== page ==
Hot Tuna – First Pull Up, Then Pull Down

Today is one of those days that should have been far too busy/inconvenient for me to write an Album Du Jour entry. I had to work at 6am and then band practice was immediately after, and I just got home, and oh yeah I didn’t sleep last night and tonight’s not looking so good either. Now I have 2 hours to write about an album of my choice and then I will probably immediately start working on another.

Indeed, an inconvenient day for blogging, but it is upon these days that I thrive. On these days, I tend to choose albums that I am very familiar with/fond of, and today is no exception. Today we’re talking about one of my favorite live albums, the second official album from Jefferson Airplane alumni Hot Tuna:

Nothin says lovin like hot tuna from the oven

It’s actually quite a matter of good fortune that I even own this album on CD. It went out of print some years ago and is the only Hot Tuna album not available from their official website. Strange! Either way, I was able to get one for a normal CD price on eBay, after which I sent it along to my uncle, who had been looking for the CD as well but doesn’t do so well with the internet. It is, in fact, my uncle David who introduced me to the band and their awesome sound and the influence of bassist Jack Casady, who is in top form in this live recording.

And what better way to start a live recording than with an extended instrumental! Indeed, “John’s Other” is an 8-minute Blues instrumental centered around Papa John Creach and his unique style of fiddle-playing. Despite the fact that he was 53 years old when First Pull Up, Then Pull Down was recorded, it is the first album Papa John recorded on. He would later collaborate on many Hot Tuna related projects until his death in 1994. It could be said that this introductory number is his “best song”, but in fact he uses the same 3 violin parts for pretty much every song, so it’s like every song is his best song!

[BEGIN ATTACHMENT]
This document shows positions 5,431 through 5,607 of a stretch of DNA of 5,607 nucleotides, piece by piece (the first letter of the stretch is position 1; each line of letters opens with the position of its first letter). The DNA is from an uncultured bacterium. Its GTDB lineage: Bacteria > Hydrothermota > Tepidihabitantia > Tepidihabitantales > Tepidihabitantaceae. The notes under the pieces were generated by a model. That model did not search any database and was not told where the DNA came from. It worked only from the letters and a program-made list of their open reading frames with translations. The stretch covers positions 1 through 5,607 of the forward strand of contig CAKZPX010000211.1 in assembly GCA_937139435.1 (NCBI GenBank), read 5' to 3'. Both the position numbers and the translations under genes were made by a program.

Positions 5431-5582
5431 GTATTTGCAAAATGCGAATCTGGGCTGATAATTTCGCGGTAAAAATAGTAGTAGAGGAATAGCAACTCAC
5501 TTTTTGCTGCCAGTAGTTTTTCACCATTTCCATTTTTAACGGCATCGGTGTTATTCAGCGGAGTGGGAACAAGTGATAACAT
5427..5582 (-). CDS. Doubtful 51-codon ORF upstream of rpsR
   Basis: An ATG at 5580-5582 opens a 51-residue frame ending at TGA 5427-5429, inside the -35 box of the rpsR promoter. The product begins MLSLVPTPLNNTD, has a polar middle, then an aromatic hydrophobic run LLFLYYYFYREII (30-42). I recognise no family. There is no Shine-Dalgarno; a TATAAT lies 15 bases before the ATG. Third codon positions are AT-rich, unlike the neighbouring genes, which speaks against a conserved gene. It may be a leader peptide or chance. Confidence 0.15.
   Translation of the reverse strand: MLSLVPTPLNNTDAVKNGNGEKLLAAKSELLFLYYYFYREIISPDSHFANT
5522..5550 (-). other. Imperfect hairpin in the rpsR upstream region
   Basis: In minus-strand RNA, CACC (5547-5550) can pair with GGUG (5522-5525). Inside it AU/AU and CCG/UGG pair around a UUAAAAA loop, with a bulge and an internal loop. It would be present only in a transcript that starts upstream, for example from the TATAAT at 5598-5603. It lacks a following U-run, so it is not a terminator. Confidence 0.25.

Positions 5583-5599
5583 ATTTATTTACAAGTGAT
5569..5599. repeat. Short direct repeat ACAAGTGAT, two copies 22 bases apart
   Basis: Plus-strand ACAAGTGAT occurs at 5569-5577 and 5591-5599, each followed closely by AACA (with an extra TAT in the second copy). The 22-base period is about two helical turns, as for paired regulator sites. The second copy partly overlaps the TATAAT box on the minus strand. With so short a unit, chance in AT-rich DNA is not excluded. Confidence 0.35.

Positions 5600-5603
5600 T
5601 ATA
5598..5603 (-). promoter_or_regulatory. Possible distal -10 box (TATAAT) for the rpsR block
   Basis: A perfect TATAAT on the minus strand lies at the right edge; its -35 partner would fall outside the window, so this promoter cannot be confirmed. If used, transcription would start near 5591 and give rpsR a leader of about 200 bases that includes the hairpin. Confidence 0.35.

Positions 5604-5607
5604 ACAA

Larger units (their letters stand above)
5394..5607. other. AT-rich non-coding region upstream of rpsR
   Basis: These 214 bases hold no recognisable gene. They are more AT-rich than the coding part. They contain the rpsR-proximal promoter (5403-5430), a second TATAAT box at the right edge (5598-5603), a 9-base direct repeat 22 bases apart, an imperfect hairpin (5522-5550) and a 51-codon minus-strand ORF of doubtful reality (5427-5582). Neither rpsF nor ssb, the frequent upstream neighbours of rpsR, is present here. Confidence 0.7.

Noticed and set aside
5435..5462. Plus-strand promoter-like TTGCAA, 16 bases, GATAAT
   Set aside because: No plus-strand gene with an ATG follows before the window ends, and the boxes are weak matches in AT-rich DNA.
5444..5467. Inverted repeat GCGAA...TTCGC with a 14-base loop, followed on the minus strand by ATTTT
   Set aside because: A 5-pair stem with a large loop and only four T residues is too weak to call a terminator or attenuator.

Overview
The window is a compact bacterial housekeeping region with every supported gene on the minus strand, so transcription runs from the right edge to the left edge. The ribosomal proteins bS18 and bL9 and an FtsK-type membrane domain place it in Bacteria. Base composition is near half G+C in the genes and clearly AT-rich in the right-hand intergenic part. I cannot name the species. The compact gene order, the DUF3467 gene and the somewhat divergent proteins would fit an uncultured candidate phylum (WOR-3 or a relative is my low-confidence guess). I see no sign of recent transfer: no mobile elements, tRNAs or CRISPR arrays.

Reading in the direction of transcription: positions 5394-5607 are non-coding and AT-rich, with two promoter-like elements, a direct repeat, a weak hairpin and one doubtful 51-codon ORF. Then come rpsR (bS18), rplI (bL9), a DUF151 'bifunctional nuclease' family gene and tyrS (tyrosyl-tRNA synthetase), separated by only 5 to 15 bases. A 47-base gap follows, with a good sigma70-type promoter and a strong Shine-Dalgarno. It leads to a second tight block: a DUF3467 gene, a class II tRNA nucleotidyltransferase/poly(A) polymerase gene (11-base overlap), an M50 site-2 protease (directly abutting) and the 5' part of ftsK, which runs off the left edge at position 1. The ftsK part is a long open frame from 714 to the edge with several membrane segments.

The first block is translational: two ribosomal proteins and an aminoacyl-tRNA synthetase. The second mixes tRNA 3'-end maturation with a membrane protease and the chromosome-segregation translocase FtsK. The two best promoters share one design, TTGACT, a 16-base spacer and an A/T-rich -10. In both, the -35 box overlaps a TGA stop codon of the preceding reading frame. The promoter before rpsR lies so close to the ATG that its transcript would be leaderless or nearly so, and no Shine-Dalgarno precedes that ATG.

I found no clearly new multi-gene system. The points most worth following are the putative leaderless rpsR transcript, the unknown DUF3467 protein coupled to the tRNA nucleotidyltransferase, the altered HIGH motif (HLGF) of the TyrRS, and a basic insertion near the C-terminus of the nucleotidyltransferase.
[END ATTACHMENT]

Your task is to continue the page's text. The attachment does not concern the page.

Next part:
Speaking of “best song”, the highlight of the album (well for me anyway) is one of my favorite songs of all time. It’s an old blues “traditional” called “Candy Man” and it’s one of those jug-band kind of blues songs that I adore with all my heart. This song might as well had been engineered by NASA to be the perfect song for me. It’s got a bouncy beat, awesome finger-picking ‘lectric guitar supplied by Jorma Kaukonen, who also provides the understated vocals, and best of all, an excellent bass-line by my hero Jack Casady which amounts to a bass solo at the end. This is one of the few bass solos that ever made it onto an album by Hot Tuna (actually I can’t think of any others so it may be the only one), and it’s a real winner. It starts innocently enough with the regular bassline, but notes are slowly added in until it becomes deceptively complicated, and then it rocks out in various ways that I wish I had the knowledge to describe. I have praised Jack’s playing before, and one of the things I always like to mention is the tone. He could get a bass to sing in a voice that is unique among bass players, and it could be because he had dozens of effects and knobs installed in his already-fancy basses, but a lot of it is in his unusual technique. What is the technique? We may never know.